A deep dive into the Indiana University Police Department’s approach to resistance and officers’ use of force has resulted in substantial changes in training, the use of data and the less-lethal tools – both mental and physical – provided to officers.
A cultural shift is underway, says Benjamin Hunter, associate vice president for public safety and institutional assurance and superintendent of public safety, and Natalie Hipple, associate professor of criminal justice at IU Bloomington and a member of IUPD’s De-escalation and Training Commission. The final report of the commission’s work was completed in October, and the data that Hipple collected and analyzed showed that IUPD officers generally do not use force on students, and do not want to.
Officers said during focus groups that they wanted more options for dealing with heated situations and the kinds of resistance they encounter in nonstudents. New training and equipment to support this is being implemented at IUPD divisions on all campuses.
“We serve communities that have a lot of young people, who don’t always make the best decisions,” Hunter said. “We want to help them succeed, so we owe it to them to make sure we’re following best practices and de-escalating intense situations as our first option.”
Indiana University Police Academy
IU students attending the IU Police Academy began benefiting from the commission’s work last summer, when the academy began offering courses in Fair and Impartial Policing, procedural justice, and Integrating Communications, Assessment and Tactics, a use-of-force training approach for addressing people who are volatile but unarmed. Hunter said that elements of ICAT are incorporated throughout the academy’s 14-week curriculum to show cadets how they can be used in various situations.
The academy graduates about 40 IU students each summer, who go on to work part time as fully sworn officers for their campuses while completing their IU degrees. Some join IUPD full time after graduating; many go on to serve on local police agencies throughout Indiana. Changing the IU Police Academy curriculum to emphasize such key topics will have an impact on the profession of policing in other jurisdictions.
“These curricular changes produce well-rounded officers, which benefits our campuses, the communities that host us and other agencies if our graduates go elsewhere,” Hunter said.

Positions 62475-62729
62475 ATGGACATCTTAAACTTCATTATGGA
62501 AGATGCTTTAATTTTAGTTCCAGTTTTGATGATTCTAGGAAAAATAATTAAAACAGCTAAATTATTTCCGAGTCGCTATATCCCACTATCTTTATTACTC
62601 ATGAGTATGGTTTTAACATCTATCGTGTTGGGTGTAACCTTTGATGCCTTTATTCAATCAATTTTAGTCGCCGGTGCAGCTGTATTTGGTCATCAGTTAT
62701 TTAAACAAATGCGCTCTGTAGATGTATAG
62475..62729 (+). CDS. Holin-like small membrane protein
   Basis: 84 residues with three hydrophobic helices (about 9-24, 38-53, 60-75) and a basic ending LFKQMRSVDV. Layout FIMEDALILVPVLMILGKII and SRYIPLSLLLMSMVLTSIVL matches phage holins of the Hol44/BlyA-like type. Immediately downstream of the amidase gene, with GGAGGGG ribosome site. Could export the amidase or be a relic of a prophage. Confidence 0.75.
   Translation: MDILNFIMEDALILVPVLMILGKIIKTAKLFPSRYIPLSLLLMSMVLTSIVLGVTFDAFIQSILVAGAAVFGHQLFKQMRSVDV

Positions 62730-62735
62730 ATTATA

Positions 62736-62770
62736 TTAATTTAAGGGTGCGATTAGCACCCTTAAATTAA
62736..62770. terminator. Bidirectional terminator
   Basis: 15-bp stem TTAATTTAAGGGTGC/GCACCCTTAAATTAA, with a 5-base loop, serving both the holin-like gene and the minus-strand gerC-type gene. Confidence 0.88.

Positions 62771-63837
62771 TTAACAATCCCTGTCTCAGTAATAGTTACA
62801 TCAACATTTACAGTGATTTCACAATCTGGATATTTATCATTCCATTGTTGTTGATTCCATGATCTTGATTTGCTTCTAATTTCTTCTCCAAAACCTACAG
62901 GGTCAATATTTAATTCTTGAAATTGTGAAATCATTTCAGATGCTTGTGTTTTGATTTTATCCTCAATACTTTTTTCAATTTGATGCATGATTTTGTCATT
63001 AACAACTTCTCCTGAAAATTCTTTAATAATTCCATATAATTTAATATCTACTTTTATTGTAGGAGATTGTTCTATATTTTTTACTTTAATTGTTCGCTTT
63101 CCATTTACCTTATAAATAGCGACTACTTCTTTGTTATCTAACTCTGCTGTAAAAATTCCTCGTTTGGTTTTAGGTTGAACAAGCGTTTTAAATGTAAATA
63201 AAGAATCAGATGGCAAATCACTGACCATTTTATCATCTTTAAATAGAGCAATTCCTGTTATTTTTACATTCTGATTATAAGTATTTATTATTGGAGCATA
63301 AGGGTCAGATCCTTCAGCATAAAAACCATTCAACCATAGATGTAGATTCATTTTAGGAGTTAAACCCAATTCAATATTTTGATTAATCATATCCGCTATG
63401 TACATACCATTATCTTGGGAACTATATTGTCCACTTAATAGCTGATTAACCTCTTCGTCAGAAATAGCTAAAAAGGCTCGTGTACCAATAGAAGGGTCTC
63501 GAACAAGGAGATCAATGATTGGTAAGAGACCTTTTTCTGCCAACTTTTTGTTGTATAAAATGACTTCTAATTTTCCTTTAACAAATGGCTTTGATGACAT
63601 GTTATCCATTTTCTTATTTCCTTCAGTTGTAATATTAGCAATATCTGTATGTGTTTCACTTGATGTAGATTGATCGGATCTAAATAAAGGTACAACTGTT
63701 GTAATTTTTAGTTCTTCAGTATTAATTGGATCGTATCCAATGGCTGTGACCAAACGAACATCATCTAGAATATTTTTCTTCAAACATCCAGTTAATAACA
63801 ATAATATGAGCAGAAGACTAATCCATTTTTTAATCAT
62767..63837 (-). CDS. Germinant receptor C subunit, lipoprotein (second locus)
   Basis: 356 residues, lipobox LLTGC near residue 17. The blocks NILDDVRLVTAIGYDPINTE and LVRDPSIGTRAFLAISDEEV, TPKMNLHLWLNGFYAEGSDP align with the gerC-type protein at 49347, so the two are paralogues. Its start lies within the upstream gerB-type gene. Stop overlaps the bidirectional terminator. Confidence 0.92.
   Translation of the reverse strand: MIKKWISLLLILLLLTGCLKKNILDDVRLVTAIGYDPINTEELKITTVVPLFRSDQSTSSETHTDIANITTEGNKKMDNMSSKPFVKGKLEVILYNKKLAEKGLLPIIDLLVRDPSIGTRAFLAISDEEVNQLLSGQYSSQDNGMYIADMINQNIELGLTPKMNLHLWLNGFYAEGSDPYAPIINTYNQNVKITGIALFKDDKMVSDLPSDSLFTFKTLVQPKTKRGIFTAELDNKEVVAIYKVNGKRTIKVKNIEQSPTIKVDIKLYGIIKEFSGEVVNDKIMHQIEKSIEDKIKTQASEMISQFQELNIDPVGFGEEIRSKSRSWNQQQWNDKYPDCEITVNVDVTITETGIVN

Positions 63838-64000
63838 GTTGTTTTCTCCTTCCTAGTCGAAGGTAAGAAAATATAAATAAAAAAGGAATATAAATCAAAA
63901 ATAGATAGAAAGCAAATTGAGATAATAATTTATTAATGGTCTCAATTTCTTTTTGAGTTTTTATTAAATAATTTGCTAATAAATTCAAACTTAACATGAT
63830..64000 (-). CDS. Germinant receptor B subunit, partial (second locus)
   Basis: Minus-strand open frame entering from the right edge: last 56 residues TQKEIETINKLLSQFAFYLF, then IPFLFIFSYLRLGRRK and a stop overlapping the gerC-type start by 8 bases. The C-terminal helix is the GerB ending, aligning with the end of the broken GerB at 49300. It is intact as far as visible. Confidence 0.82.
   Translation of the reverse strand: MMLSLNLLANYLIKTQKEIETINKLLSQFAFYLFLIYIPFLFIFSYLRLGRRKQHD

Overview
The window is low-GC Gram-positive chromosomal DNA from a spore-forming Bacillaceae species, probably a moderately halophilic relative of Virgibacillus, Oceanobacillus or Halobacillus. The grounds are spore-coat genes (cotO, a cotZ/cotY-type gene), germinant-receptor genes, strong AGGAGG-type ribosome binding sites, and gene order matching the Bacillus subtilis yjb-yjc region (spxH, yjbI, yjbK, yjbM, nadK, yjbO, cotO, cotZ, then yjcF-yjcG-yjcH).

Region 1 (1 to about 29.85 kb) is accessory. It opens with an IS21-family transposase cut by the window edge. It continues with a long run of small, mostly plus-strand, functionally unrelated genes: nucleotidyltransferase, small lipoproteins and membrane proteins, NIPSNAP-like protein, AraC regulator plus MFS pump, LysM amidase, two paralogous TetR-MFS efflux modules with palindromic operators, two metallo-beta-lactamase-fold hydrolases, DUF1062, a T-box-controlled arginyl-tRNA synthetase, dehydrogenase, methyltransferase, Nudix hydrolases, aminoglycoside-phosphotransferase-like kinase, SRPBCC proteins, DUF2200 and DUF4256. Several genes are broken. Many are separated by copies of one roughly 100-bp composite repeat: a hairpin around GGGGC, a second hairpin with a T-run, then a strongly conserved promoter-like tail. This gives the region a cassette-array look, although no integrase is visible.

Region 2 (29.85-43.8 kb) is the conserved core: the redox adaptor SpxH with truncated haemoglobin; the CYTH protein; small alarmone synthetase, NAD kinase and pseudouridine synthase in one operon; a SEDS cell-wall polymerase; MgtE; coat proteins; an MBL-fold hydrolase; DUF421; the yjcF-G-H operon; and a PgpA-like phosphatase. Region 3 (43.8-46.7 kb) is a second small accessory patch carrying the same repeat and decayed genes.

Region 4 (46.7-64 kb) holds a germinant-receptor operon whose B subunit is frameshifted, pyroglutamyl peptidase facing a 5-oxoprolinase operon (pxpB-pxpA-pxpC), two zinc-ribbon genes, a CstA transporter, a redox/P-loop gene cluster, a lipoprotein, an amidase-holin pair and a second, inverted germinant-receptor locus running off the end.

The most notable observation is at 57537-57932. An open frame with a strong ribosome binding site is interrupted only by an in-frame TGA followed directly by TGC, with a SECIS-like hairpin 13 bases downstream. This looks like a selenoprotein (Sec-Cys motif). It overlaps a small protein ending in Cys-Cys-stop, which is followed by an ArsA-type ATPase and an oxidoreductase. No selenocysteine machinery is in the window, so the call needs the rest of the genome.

New training, new tools
IUPD leadership decided that all full-time officers should take the eight-hour Fair and Impartial Policing course, which required several training sessions across the state from August to February to accommodate about 200 officers.
All officers also will take a course in mental health first aid, which helps officers address volatile situations with someone who may be having a mental health crisis. New training for IU Police Academy recruits and full-time officers also will help them address situations with someone who is upset and uncooperative.
IUPD purchased a use-of-force simulator for academy recruits and full-time officers to practice responding to various scenarios. The simulator does more than traditional police “shoot or don’t shoot” scenarios; it focuses on de-escalation training to diffuse volatile situations while reinforcing communication skills.
When the commission’s work began in 2017, less-lethal options for officers included hands-on compliance, verbal de-escalation techniques, pepper spray, batons and firearms. Officers said during focus groups that they wanted to stop carrying batons because they rarely, if ever, use them as intended; if they did, it might result in injury for the community member or the officer.
Informed by data
Hipple expected to analyze officer use-of-force data when she joined the commission. But she didn’t realize how challenging it would be to collect it from the IUPD campus divisions, where the information was essentially stored in paper files.
The lack of electronic data slowed down the commission’s work initially, but it spurred development of an electronic reporting and storage system. The new system will allow Hunter and others to see and analyze data in near real-time, helping them spot trends, problems and best practices to further refine training.
“It helps them look at where they can improve but also where they’re doing well,” Hipple said. “If one campus does really well with a particular situation, IUPD can translate this to other campuses.”
IUPD has not had any officer-involved shootings. The commission was formed because of the national discussion about police use of force and Hunter’s desire to make sure IUPD adhered to best practices. The commission also reviewed IUPD policies; they were determined to be sound but in need of fine-tuning, which is underway. Hunter said elements of the commission’s work are discussed at each one-on-one he conducts with his staff.
“We’re not seeing that officers are using force improperly, but it’s nice to have a data system like this,” Hunter said.
Hipple said that research about university police departments – and use of force in particular – is limited. She and Hunter are presenting the findings from the De-escalation and Training Commission’s work at the annual meeting for the International Association of Campus Law Enforcement Administrators in late June.